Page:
Peanut Allergies On The Rise, But Can They Be Prevented?

Peanut allergy is among the most common allergies and is also harder to outgrow compared to milk and egg allergies. In recent years, it may seem as though the allergy is affecting more individuals than before.

But as noted by a study from the Jaffe Food Allergy Institute at New York's Mount Sinai Hospital, this rising prevalence is not in our imagination. The findings showed that peanut allergies have tripled, affecting 1 in 250 children in 1997 to 1 in 70 children in 2008. 

"It really is almost an epidemic," says Dr. Scott Sicherer, who is the director of the institute. Even with anecdotal reports from school nurses, he tells CNBC that it is impossible to deny an increase in cases in recent years. This, he believes, suggests that an environmental factor may be at play.

One theory, known as the hygiene hypothesis, suggests that allergies in children have been triggered by too much cleanliness. Given the increase in antibiotic use and the reduced time spent playing outdoors, it is possible that the immune system becomes overprotected and starts attacking the wrong thing. 

While the connection is yet to be established, it does seem to hint that peanut allergies may be preventable to some degree. "Don’t bathe babies all the time," recommends Dr. Hugh Sampson, also from the institute. "Try not to wash off all the bacteria because some is protective."

Another theory focuses on the role of epigenetics in the development of the problem. Exposure to toxic pollutants, tobacco smoke, dietary fat etc. in early life, research suggests, could increase sensitivity and make individuals more prone to developing allergies.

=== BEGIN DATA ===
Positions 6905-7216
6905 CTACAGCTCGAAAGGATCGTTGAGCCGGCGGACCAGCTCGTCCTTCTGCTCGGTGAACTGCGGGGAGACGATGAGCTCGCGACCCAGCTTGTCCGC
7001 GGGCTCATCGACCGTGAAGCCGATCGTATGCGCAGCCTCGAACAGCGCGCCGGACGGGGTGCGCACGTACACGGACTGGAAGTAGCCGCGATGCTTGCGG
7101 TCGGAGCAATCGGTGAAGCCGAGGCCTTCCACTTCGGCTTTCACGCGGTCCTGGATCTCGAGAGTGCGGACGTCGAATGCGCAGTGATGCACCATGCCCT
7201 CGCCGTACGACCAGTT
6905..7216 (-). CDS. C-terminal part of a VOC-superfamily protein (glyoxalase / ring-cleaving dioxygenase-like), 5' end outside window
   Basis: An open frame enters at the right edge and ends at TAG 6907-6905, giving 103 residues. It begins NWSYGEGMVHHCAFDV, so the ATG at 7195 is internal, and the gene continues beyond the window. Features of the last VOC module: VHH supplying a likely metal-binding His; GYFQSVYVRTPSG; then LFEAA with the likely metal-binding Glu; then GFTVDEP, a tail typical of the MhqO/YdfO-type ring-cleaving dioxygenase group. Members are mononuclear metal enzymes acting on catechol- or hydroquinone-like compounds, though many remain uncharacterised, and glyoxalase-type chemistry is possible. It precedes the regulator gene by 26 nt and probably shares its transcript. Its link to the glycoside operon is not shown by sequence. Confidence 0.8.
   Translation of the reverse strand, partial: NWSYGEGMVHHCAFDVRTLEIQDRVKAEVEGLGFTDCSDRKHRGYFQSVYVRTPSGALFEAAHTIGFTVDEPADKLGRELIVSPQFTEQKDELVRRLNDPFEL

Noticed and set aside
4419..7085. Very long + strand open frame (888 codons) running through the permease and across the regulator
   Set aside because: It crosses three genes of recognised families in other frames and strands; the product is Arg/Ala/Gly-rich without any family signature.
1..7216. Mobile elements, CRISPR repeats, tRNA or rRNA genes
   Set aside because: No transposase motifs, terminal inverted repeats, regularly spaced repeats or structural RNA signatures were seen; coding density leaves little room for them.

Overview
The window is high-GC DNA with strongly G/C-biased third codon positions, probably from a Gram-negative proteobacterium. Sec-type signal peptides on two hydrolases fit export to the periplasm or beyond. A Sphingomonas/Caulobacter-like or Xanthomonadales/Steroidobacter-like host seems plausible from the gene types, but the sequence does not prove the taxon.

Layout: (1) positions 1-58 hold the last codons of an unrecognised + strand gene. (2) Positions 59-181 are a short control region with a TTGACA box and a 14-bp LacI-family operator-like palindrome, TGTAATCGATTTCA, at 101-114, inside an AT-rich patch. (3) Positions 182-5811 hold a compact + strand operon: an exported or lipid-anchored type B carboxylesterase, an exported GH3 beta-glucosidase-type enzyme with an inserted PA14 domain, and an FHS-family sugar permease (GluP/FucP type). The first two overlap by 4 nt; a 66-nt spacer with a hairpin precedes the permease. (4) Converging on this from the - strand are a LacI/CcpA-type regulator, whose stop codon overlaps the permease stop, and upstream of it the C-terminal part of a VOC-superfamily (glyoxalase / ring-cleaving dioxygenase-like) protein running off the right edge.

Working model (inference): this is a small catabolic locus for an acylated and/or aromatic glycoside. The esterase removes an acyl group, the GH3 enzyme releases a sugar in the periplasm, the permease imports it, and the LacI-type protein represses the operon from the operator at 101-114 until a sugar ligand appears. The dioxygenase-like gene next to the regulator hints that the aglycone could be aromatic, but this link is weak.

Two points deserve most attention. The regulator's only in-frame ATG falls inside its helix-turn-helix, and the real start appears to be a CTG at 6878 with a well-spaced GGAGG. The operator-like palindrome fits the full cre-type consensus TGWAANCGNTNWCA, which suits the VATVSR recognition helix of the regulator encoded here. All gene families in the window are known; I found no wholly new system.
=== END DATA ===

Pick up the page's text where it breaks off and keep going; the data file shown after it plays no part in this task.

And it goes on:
Since it is hard to pinpoint a single cause or factor, what parents can do at this stage is to help their children build tolerance. Guidelines by the National Institutes of Health encourage an early introduction of peanut-containing foods to children around the age of four to six months.

Some studies have shown that this tactic could help reduce the allergy risk, although the long-term endurance remains unclear. If successful, it can certainly make a huge difference for an individual. People with allergies often experience social isolation, anxiety, fear, and restrictions which take a toll on their quality of life.

"When you're living with a food allergy, it's like you're living in a landmine situation," Dr. Sicherer adds. "Every meal, every snack, every party, every social activity — is that food that can hurt me going to be there?"

Typical allergic reactions involve swelling, changes in skin, nausea, itching, and other signs of discomfort. The most dangerous reaction, known as anaphylaxis, can cause the constriction of airways in the lungs. In turn, the affected person is unable to breathe and could die without immediate medical attention.